Amazing Audiobooks (#AA2021) Nominees Round Up, March 11 Edition

Click here to see all of the current Amazing Audiobooks nominees along with more information about the list and past years’ selections.

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Light It Up by Kekla Magoon; Narrated by Landon Woodson, Karen Chilton, Cherise Booth, Eevin Hartsough, Christopher Carley, Peter Jay Fernandez, T.Ryder Smith, Julian Thomas, Kevin R. Free, and Korey Jackson
Recorded Books
Publication Date: October 22, 2019
ISBN: 978-1250128898
Shae Tatum hurries home from school one night. She has her earphones on, tuning out the world around her. Shae is tall and looks much older than her thirteen years. A case of mistaken identity leads to tragedy.

Shae never makes it home. In the aftermath, one fact is clear, a white police officer has shot an unarmed thirteen year old girl. Shae’s community, angered by the senseless taking of black lives, protests. Chaos erupts when white supremacist counter-demonstrators arrive to support the officer.
Light It Up is a powerful story about injustice and strength in the face of injustice. A cast of ten narrators brings the characters to life with an energetic and engaging narration. Each character is unique in their viewpoints and experiences. The narrators successfully switch between adult and teen characters without disrupting the flow of the story.
How It Went Down by Kekla Magoon, All American Boys by Jason Reynolds and Brendan Kiely, and The Hate U Give by Angie Thomas are similar titles that focus on the same themes of injustice and strength.
–Beth Slade

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Look Both Ways by Jason Reynolds; Narrated by Jason Reynolds, Heather Alicia Simms, Chris Chalk, Bahni Turpin, Adenrele Ojo, Kevin R. Free, J. D. Jackson, Guy Lockard, January LaVoy, and David Sadzin
Audioworks: an Imprint of Simon and Schuster Audio
Publication Date: October 8, 2019
ISBN: 9781508267140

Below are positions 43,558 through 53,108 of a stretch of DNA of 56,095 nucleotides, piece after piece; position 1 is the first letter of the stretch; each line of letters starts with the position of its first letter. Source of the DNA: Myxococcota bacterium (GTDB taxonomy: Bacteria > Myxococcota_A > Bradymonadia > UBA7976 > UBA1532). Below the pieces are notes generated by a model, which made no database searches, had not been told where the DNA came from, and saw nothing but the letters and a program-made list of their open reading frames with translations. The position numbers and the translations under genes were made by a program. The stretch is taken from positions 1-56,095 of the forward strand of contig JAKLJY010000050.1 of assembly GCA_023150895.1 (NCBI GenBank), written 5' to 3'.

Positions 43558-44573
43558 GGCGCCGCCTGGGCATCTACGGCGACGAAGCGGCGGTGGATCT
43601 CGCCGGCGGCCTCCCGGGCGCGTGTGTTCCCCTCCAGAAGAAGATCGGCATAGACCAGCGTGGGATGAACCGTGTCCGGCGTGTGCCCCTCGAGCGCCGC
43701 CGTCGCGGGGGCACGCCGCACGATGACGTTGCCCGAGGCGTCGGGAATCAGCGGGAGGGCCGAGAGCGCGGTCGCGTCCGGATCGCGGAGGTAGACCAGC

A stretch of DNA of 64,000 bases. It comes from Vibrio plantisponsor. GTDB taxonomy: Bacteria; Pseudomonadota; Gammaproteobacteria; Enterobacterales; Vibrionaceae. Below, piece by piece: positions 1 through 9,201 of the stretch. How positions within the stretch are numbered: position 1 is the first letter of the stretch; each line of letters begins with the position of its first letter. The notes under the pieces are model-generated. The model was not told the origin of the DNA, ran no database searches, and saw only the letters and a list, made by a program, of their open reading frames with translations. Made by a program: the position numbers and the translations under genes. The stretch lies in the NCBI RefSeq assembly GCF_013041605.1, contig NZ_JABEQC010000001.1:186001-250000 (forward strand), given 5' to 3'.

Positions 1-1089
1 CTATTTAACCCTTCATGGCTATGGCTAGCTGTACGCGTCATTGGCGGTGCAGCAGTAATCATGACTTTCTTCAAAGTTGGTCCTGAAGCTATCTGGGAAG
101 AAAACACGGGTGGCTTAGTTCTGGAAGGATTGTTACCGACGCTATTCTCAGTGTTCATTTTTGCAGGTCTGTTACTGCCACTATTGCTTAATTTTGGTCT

Ten stories about a group of middle school kids walking home from school are interwoven together to show the ups and downs of being a teen. Stories about bonding over parental illness, anxiety about neighborhood dogs and trying to avoid bullies are juxtaposed with funnier stories about boogers and video games. All ten stories flow together and characters are mentioned outside of their own chapters to give the reader insight into how the teens’ lives differ, yet affect each other.

The impressive cast of ten narrators gives a distinctive voice to each chapter while Reynolds’ character driven writing enables the listener to see connections between the stories. This is a short, impactful book that takes an everyday situation and zeros in on how day to day interactions can change lives. Although the characters are in middle school this humorous, touching book would appeal to high school and upper elementary audiences.
For read-alikes that have sympathy, diverse characters and varying narrative perspectives try Harbor Me by Jacqeline Woodson, Save Me a Seat by Sarah Weeks or the Track series, also by Jason Reynolds. If you like a full cast of narrators in your audiobooks try The Hero Next Door edited by Olugbemisola Rhuday-Perkovich and Flying Lessons and Other Stories edited by Ellen Oh. 
–Rachel Adams

Beverly, Right Here by Kate DiCamillo; Narrated by Jorjeana Marie
Candlewick/Listening Library 
Publication Date: September 24, 2019
ISBN: 978-0593152973
It’s 1979 in the final book of DiCamillo’s Three Rancheros trilogy, four years after the events that initially bound Beverly, Raymie, and Louisiana together. Beverly Tapinski, mad at her absent best friends, her alcoholic mother, and the constant reminders of Buddy, the dog she, Louisiana and Raymie rescued, hitches a ride to Tamaray Beach, Florida. Tough-talking Beverly manages to get a job at a restaurant, find a place to stay, and meets a cast of characters that help Beverly learn to trust in others and herself. 

DiCamillo crafts a moving story with colorful characters. Her prose is short, with turns of phrase that mimic poetry in places, and that at other times show the turmoil of Beverly’s mind. Jorjeana Marie is an energetic narrator, with voices that pull the listener deeper into the novel. The story unwinds in a slow realism that makes the listener aware of the danger that Beverly is in, having run away from home. Though Beverly takes risks, nothing terrible happens to her. DiCamillo concentrates the story around the arc of Beverly finding trust again, not an arc of an adventure gone awry. This novel is written for middle grades, but the themes, narration, and pace will appeal to any reader who enjoys a coming of age story line.
The first two titles in DiCamillo’s trilogy are Raymie Nightingale and Louisiana’s Way Home, but they need not be read first to enjoy Beverly, Right Here. Readers who appreciate the poetic nature of Beverly will equally enjoy Look Both Ways by Jason Reynolds, and the theme of connection and belonging is echoed in Other Words for Home by Jasmine Warga and Dear Sweet Pea by Julie Murphy.
–Annie Jansen